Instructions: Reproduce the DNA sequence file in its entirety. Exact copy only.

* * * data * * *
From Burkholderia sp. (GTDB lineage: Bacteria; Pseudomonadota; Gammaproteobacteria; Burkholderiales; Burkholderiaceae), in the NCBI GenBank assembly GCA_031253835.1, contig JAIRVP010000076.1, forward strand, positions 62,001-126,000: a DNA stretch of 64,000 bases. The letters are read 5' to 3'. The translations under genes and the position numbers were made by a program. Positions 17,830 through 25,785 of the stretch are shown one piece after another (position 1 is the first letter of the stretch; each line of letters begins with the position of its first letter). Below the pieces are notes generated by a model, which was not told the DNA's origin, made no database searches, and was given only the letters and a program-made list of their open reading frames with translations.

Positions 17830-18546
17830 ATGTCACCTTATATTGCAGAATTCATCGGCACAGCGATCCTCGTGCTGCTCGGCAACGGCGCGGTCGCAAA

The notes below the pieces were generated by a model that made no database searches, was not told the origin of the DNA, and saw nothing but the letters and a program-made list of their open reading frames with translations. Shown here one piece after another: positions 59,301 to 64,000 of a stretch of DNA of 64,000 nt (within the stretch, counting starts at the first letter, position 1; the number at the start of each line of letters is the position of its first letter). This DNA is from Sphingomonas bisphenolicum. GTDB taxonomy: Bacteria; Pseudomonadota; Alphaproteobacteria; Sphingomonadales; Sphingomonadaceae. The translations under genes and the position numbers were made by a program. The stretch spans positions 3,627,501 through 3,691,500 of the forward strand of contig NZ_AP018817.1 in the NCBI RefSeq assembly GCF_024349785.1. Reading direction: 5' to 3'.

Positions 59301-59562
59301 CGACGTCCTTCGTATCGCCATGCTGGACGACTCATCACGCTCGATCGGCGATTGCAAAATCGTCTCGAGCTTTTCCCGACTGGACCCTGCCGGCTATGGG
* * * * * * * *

From Burkholderia sp. (GTDB lineage: Bacteria; Pseudomonadota; Gammaproteobacteria; Burkholderiales; Burkholderiaceae), in the NCBI GenBank assembly GCA_031253835.1, contig JAIRVP010000076.1, forward strand, positions 62,001-126,000: a DNA stretch of 64,000 bases. The letters are read 5' to 3'. The translations under genes and the position numbers were made by a program. Positions 17,830 through 25,785 of the stretch are shown one piece after another (position 1 is the first letter of the stretch; each line of letters begins with the position of its first letter). Below the pieces are notes generated by a model, which was not told the DNA's origin, made no database searches, and was given only the letters and a program-made list of their open reading frames with translations.

Positions 17830-18546
17830 ATGTCACCTTATATTGCAGAATTCATCGGCACAGCGATCCTCGTGCTGCTCGGCAACGGCGCGGTCGCAAA

The notes below the pieces were generated by a model that made no database searches, was not told the origin of the DNA, and saw nothing but the letters and a program-made list of their open reading frames with translations. Shown here one piece after another: positions 59,301 to 64,000 of a stretch of DNA of 64,000 nt (within the stretch, counting starts at the first letter, position 1; the number at the start of each line of letters is the position of its first letter). This DNA is from Sphingomonas bisphenolicum. GTDB taxonomy: Bacteria; Pseudomonadota; Alphaproteobacteria; Sphingomonadales; Sphingomonadaceae. The translations under genes and the position numbers were made by a program. The stretch spans positions 3,627,501 through 3,691,500 of the forward strand of contig NZ_AP018817.1 in the NCBI RefSeq assembly GCF_024349785.1. Reading direction: 5' to 3'.

Positions 59301-59562
59301 CGACGTCCTTCGTATCGCCATGCTGGACGACTCATCACGCTCGATCGGCGATTGCAAAATCGTCTCGAGCTTTTCCCGACTGGACCCTGCCGGCTATGGG